Some scholars estimate that 70% to 80% of normal cases will now fall under the ambit of this new law, hence facilitating the filing of cases and increasing the chances of obtaining more significant damage awards. This clearly underscores the impact this Act will have on the business landscape and the challenges that lie ahead for business operators.
The second law: The product liability Act.
The second law is The Product Liability Act of Thailand, which will cover products sold after Feb 21, 2009.
In today’s world of high technology, consumers are often unable to understand the manufacturing and design of the products they purchase. As well, many low-quality products from foreign countries are imported to and sold on the Thai market. Former legislation failed to provide adequate protection to consumers from damages sustained as a result of unsafe products. As such, the time is ripe for reform to product liability laws in Thailand.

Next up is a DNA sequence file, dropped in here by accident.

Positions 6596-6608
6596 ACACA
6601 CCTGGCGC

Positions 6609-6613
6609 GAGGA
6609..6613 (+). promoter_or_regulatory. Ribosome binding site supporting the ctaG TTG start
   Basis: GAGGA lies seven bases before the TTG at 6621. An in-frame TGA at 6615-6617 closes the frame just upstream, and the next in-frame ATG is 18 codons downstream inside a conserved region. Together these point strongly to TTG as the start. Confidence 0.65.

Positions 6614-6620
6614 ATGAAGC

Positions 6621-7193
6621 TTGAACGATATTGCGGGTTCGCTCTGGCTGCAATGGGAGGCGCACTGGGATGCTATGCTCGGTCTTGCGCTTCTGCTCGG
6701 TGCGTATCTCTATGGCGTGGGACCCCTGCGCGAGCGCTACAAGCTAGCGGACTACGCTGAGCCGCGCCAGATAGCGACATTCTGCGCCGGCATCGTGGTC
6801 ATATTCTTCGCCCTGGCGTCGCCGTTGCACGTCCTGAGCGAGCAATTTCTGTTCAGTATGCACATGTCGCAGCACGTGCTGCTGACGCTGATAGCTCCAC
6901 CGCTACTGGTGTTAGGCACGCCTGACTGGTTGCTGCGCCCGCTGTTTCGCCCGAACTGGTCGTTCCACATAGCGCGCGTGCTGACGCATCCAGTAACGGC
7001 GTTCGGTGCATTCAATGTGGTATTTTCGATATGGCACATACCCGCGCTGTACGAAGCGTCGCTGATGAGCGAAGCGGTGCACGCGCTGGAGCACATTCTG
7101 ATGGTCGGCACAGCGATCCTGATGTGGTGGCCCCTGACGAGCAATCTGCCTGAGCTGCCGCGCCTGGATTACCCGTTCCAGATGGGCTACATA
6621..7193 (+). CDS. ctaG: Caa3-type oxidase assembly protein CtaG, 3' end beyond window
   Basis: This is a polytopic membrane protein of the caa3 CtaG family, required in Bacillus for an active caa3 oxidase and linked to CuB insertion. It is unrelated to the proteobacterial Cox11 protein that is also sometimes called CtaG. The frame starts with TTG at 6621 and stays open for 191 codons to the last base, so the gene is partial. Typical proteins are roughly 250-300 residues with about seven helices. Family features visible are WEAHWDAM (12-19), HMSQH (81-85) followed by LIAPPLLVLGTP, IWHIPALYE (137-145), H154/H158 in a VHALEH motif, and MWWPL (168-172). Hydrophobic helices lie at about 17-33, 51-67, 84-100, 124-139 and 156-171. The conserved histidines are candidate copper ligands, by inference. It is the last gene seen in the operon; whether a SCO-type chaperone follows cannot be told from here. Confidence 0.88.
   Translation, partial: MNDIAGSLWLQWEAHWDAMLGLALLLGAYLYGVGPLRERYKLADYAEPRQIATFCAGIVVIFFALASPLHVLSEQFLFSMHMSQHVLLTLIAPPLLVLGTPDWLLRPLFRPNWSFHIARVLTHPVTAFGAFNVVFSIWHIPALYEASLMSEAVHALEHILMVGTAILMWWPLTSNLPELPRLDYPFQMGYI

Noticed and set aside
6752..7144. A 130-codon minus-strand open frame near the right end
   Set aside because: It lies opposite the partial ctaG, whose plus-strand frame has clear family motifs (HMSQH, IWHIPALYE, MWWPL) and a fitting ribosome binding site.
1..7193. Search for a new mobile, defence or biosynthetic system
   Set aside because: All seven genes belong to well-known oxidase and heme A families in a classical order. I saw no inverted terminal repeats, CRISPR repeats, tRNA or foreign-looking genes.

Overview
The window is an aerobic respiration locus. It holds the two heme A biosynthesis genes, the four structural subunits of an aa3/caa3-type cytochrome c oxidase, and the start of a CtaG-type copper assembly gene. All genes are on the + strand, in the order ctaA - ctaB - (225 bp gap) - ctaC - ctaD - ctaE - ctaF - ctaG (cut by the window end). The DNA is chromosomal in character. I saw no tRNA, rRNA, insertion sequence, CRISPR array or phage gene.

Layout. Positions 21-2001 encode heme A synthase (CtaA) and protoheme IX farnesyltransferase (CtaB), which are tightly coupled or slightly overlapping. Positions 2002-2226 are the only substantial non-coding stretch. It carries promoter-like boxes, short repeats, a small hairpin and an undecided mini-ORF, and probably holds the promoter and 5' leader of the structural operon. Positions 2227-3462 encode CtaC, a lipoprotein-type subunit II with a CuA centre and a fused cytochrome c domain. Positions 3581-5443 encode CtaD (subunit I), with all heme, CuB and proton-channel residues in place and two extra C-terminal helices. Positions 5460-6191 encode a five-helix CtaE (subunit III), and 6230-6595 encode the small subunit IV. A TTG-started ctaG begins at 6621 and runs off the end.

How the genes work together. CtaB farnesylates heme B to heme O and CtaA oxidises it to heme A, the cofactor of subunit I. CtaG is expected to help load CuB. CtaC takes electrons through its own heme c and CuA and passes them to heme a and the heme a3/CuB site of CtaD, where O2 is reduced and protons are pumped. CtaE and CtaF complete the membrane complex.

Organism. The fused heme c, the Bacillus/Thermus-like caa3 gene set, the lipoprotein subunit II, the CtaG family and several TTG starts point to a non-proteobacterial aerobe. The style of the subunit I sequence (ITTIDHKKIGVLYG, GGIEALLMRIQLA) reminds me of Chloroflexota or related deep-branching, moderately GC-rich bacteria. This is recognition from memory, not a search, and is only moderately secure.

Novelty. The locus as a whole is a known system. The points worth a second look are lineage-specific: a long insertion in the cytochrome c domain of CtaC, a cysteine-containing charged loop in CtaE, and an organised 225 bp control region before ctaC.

Thailand’s consumer protection and product liability laws have been under significant transformation around 2008-2009. They brought a new era of enhanced consumer rights and safeguards. Two crucial laws serve as the pillars of this evolution. These laws aim to simplify legal proceedings, empower consumers to claim damages for various issues, and reshape the business landscape in Thailand.
Consumer Cases Act
The Consumer Cases Act: The first key law, the “Consumer Cases Act” (Act on Court Proceedings for Consumer Cases B.E. 2551), has been in effect since August 24, 2008. It focuses on streamlining court procedures to offer consumers a simpler, quicker, and more affordable process for seeking justice. Previously, consumers faced numerous obstacles when taking legal action against businesses, which often deterred them due to the complexities and costs involved.